Concert Review: BSR Acoustic Night at Last Exit Books and Coffeehouse
Written by Reid Smith on November 12, 2016
Artists: Northern Whale, Colorblind, Ohio Weather Band
Scribed by: Conor Battles
This past Friday night, Kent’s Last Exit Bookstore and Coffeehouse served as an ideal venue to escape from the autumn chill with a hot drink and a night of intimate (mostly) acoustic performances.
Black Squirrel Radio’s Acoustic Night brought in three area groups, Northern Whale, Colorblind and the Ohio Weather Band, to serenade the crowd up close and personal. The mingling aromas of rich coffee beans and musty shelves of thousands of old books and vinyl records wafted through the building and made for a comfortable, homey setting. There are not enough kind words to be said about the Last Exit staff, who, in the middle of converting their small front cafe and seating area into a uniquely intimate concert venue, remained on-demand to pull shots of espresso all night for the thirty-something people that came and went throughout the evening.
Youngstown-based Northern Whale opened the night with a slight bending of the cardinal rule behind an acoustic show by plugging in two electric guitars. That said, the mellow, relaxed pace and tone of their set was still a far cry from the amped-up intensity of their usual fare. Frontman Jake Capezzuto’s restrained vocals brought a unique spin to songs like “Deep” and “Peter Pan,” while steady rhythm work and occasional vocal harmonies from Brandon Fisher and Scott Davis built a solid musical foundation. Stylistically, the music jumped from the opulent crescendocore of “Scary Monsters” to the Jack Johnson-esque stream-of-consciousness folk-pop of “Tropical Punch.” An unexpected highlight of the set was a three-part medley of the Jackson 5’s “I Want You Back,” sung by Capazzuto, Bob Marley’s “Three Little Birds” from Davis, and a third song from Fisher that I’m sorry to say I was too busy grooving out to faux-Michael Jackson to identify in time.
The second act of the night was Youngstown punk-pop act Colorblind, who, like Northern Whale, scaled down their four-piece rocked-out sound. Fletcher Dunham and Ryan Betts came out with a stripped-down two acoustic guitar setup and proceeded to put a gentler twist on their more amplified material. The lively, bluesy stomp-turned-pop-punk anthem, “I Wrote You Something You Could Dance To,” set a raucous pace for the set, and was cunningly countered by the following song, the more relaxed, introspective “I’m Not Dancing Anymore.” Likewise, the biting, angry churn of “Daybreak” was balanced out by their cheerful “cover of a cover” of Bayside’s take on the Smoking Popes cut “Megan.” The best song of the set, and perhaps the purest crystallization of Colorblind unique creative palette, was a number called “Typical Love Song.” While it starts out as a piece of sugary, straightforward power-pop-punk, Dunham brilliantly subverts genre tropes through deft wit and a keen sense of comedic self-awareness. Before the set ended, the band shared that they would be heading to the studio next month to cut their debut LP, which, if the quality of this performance is any indication, is not to be missed.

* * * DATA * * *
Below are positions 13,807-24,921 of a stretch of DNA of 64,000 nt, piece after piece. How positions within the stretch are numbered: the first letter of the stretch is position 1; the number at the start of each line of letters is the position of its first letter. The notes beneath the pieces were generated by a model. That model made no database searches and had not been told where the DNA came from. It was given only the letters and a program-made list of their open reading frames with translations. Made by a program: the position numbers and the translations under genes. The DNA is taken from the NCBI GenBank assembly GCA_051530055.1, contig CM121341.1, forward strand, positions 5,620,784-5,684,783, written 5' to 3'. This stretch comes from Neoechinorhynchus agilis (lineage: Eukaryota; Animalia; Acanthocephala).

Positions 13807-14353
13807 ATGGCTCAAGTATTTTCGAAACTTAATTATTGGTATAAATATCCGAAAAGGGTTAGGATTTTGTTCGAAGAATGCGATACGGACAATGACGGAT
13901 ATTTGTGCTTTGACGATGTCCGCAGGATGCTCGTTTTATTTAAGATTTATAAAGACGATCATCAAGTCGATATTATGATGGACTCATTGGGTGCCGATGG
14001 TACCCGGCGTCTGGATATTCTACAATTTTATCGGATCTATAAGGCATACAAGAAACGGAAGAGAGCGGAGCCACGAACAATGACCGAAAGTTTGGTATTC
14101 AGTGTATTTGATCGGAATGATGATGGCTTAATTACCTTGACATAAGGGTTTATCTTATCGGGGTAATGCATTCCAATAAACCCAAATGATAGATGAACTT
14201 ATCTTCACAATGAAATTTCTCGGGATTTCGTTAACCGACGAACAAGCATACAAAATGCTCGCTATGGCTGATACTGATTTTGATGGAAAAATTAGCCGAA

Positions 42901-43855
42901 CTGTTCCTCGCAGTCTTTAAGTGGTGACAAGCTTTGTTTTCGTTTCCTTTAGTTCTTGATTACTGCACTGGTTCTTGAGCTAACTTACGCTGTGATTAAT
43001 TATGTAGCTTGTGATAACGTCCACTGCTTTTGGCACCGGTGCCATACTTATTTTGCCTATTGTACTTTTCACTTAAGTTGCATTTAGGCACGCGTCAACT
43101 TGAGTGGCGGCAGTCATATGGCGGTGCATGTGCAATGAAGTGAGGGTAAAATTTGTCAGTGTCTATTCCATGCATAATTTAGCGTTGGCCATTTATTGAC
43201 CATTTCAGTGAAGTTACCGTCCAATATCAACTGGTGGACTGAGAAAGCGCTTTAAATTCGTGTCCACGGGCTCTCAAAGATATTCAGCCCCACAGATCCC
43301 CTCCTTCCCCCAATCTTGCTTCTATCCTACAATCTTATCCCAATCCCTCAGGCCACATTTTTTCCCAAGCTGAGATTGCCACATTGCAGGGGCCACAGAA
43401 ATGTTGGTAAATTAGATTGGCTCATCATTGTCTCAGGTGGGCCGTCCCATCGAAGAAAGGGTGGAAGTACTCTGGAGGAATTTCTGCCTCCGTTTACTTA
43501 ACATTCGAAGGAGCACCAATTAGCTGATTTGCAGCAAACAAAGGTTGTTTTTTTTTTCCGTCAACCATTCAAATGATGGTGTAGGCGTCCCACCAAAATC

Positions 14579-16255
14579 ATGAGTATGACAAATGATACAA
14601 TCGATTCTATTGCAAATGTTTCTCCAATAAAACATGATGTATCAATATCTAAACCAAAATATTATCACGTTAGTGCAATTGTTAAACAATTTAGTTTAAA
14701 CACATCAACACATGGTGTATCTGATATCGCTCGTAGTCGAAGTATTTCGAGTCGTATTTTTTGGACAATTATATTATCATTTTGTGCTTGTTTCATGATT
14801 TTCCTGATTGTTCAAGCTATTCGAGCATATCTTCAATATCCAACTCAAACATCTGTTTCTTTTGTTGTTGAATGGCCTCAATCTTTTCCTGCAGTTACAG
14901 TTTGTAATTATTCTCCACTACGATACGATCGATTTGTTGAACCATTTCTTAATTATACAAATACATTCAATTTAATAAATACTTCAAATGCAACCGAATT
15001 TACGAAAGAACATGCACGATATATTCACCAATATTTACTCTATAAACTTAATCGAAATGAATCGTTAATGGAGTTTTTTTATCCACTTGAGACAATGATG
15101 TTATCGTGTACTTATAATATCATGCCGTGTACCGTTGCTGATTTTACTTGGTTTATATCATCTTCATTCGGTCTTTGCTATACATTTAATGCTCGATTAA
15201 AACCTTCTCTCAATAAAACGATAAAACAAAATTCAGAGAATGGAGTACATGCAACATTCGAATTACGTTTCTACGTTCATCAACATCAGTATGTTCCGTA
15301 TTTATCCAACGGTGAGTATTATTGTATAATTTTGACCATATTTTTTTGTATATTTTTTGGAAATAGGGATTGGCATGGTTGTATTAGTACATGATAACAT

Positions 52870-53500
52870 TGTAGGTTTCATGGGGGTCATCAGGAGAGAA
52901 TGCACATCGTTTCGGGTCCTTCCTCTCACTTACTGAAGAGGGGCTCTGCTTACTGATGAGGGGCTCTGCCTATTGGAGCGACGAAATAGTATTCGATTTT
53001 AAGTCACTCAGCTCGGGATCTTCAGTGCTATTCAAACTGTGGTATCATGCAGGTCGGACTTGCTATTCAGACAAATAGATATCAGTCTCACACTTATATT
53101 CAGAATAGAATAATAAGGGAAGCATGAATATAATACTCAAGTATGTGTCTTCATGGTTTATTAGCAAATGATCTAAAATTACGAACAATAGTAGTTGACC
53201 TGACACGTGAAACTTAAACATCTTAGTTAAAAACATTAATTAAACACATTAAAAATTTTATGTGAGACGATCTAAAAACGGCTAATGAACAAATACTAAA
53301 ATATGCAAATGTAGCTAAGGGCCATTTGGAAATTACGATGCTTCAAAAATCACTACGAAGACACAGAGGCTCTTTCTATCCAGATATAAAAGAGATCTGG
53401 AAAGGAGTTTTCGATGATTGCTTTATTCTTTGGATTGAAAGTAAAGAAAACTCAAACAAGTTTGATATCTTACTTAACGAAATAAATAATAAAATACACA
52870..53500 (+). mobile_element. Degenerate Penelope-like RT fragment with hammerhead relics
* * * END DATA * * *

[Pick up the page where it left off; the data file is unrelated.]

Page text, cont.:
Rounding out the evening were Corey King and Ray Lumpp of Akron’s Ohio Weather Band. A far cry from the pop songwriting of Colorblind or Northern Whale, the OWB ended the night with a rootsy, bluegrass-accented folk set, replete with twanging, resonant guitar, organic by-hand percussion from Lumpp, and even a Dylan-esque harmonica mouthpiece. King’s mellow, earnest vocals supplemented the music and imbued in it a sense of weary wisdom, as songs like “Sunburn” and “Barflies” felt as ageless and shapeless as the best folk music. For all the wistful folksiness of the set, however, there was room for fun. A cover of the Bad Books’ ode to Russia’s greatest tale of infidelity, “Pyotr,” elicited more than a few laughs from the crowd, despite the gruesome imagery behind it. The emotional high-water-mark of the night came in its last twenty minutes, as King and Lumpp went into an impassioned, mournful rendition of the late Leonard Cohen’s iconic “Hallelujah.”
By the end of The Ohio Weather Band’s set, the roughly twenty-five people who had stayed through the whole evening looked over the merch tables, drained the last dregs of their cups, and chatted merrily with the bands, with representatives from Black Squirrel Radio, and with each other. The night was one of intimacy, both through the tender strains of the music, and through the tough logistics of squeezing a few dozen people into a midsized coffeehouse. For the price of a cup of coffee, a local band’s t-shirt, or a simple donation, it was a night well spent.